Of interest to modern quantum optics, the different ytterbium isotopes follow either Bose-Einstein statistics or Fermi-Dirac statistics, leading to interesting behavior in optical lattices.
The chemical and physical properties of ytterbium could not be determined until 1953 when the first nearly pure ytterbium was produced.
Ytterbium compounds are, however, known to cause skin and eye irritation and may be teratogenic.
Natural ytterbium is a mix of seven stable isotopes.
Metallic ytterbium dust poses a fire and explosion hazard.
All compounds of ytterbium should be treated as highly toxic although initial studies appear to indicate that the danger is limited.
Ytterbium was discovered by the Swiss chemist Jean Charles Galissard de Marignac in 1878.
Ytterbium is found with other rare earth elements in several rare minerals.
The isotopes of ytterbium range in atomic weight from 150.955 u (Yb-151) to 179.952 u (Yb-180).
Ytterbium (chemical symbol Yb, atomic number 70) is a soft silvery metallic rare earth element.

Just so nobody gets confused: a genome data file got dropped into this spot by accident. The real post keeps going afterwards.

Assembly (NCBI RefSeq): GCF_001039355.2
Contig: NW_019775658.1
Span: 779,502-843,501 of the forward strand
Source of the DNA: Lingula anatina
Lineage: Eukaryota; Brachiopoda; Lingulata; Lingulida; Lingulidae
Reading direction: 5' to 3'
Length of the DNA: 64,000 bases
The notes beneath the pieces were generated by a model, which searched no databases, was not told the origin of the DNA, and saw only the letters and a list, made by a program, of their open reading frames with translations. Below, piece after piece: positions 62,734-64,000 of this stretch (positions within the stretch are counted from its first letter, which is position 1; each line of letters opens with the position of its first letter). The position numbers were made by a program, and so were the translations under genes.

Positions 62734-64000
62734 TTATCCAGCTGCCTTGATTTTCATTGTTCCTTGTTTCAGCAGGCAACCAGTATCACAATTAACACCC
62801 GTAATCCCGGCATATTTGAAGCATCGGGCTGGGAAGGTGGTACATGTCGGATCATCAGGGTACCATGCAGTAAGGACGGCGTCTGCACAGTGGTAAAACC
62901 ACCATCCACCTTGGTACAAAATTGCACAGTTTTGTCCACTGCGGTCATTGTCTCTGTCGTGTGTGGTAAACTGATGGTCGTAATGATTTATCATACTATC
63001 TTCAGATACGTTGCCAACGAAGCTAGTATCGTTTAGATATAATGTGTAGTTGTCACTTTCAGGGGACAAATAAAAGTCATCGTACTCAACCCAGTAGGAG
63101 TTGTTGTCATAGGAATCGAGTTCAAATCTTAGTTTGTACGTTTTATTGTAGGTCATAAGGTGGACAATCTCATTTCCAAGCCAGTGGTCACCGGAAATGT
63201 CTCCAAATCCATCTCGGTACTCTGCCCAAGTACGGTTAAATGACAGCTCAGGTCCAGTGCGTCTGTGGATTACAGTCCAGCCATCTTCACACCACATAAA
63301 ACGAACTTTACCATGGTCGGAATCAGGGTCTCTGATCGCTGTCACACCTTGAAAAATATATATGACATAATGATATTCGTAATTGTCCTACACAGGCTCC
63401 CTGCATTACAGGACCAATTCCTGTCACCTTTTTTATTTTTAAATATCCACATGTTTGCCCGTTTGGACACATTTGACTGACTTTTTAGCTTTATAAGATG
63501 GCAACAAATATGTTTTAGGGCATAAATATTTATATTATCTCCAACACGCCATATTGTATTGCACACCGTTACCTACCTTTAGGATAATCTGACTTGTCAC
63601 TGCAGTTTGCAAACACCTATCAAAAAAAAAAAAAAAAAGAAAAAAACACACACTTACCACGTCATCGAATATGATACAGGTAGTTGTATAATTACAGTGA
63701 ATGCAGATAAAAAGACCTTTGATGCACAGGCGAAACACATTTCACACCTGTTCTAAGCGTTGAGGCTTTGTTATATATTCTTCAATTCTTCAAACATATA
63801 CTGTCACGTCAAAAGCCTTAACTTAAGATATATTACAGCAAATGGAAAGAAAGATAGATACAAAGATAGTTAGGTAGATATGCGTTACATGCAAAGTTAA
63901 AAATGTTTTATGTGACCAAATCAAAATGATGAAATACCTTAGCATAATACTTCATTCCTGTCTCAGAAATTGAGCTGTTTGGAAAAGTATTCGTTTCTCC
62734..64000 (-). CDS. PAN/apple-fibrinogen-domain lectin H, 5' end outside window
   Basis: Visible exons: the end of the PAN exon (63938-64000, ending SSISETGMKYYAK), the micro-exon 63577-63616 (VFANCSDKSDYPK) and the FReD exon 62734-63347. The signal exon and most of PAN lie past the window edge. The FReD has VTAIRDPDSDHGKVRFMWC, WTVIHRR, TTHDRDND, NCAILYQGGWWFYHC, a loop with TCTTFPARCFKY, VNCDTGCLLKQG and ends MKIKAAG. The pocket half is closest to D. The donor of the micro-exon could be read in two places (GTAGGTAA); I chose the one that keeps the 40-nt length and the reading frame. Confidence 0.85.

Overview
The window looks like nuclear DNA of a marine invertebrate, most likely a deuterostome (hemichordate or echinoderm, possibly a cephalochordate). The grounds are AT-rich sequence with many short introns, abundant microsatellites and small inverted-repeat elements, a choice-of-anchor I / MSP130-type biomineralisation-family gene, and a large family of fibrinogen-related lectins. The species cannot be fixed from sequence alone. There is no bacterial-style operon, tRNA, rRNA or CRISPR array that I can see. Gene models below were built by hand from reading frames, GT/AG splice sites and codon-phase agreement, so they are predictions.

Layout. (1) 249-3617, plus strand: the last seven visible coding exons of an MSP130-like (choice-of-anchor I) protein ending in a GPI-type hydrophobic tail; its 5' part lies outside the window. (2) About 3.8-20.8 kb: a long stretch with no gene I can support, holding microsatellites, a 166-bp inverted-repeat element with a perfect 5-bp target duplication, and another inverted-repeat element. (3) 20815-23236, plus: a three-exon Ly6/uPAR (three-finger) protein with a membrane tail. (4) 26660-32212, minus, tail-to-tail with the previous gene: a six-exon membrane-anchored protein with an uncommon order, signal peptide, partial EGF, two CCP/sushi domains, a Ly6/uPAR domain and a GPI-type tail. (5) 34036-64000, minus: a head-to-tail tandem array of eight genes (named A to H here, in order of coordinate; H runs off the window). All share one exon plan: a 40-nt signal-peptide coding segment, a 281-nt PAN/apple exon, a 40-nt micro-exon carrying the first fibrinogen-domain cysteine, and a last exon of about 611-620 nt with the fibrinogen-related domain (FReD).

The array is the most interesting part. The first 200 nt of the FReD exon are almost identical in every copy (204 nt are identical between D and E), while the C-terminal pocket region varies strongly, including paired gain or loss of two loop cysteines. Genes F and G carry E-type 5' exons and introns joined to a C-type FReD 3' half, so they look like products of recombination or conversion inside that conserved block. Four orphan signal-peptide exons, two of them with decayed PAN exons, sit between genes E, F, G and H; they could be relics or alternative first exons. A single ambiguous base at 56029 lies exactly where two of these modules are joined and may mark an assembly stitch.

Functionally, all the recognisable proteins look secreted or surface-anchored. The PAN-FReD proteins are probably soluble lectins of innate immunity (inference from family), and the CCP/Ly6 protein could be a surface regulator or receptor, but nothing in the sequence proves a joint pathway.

Naturally occurring ytterbium is composed of seven stable isotopes—Yb-168, Yb-170, Yb-171, Yb-172, Yb-173, Yb-174, and Yb-176—with Yb-174 being the most abundant (31.8 percent natural abundance).
Neoytterbia would later become known as the element ytterbium and lutecia would later be known as the element lutetium.
Known compounds of ytterbium are rare—they haven't been well characterized yet.
Ytterbium has three allotropes, called alpha, beta, and gamma.
Ytterbium is an inner transition metal (or lanthanide) that lies in period six of the periodic table, between thulium and lutetium.
Ytterbium is normally difficult to separate from other rare earths but ion-exchange and solvent extraction techniques developed in the late twentieth century have simplified separation.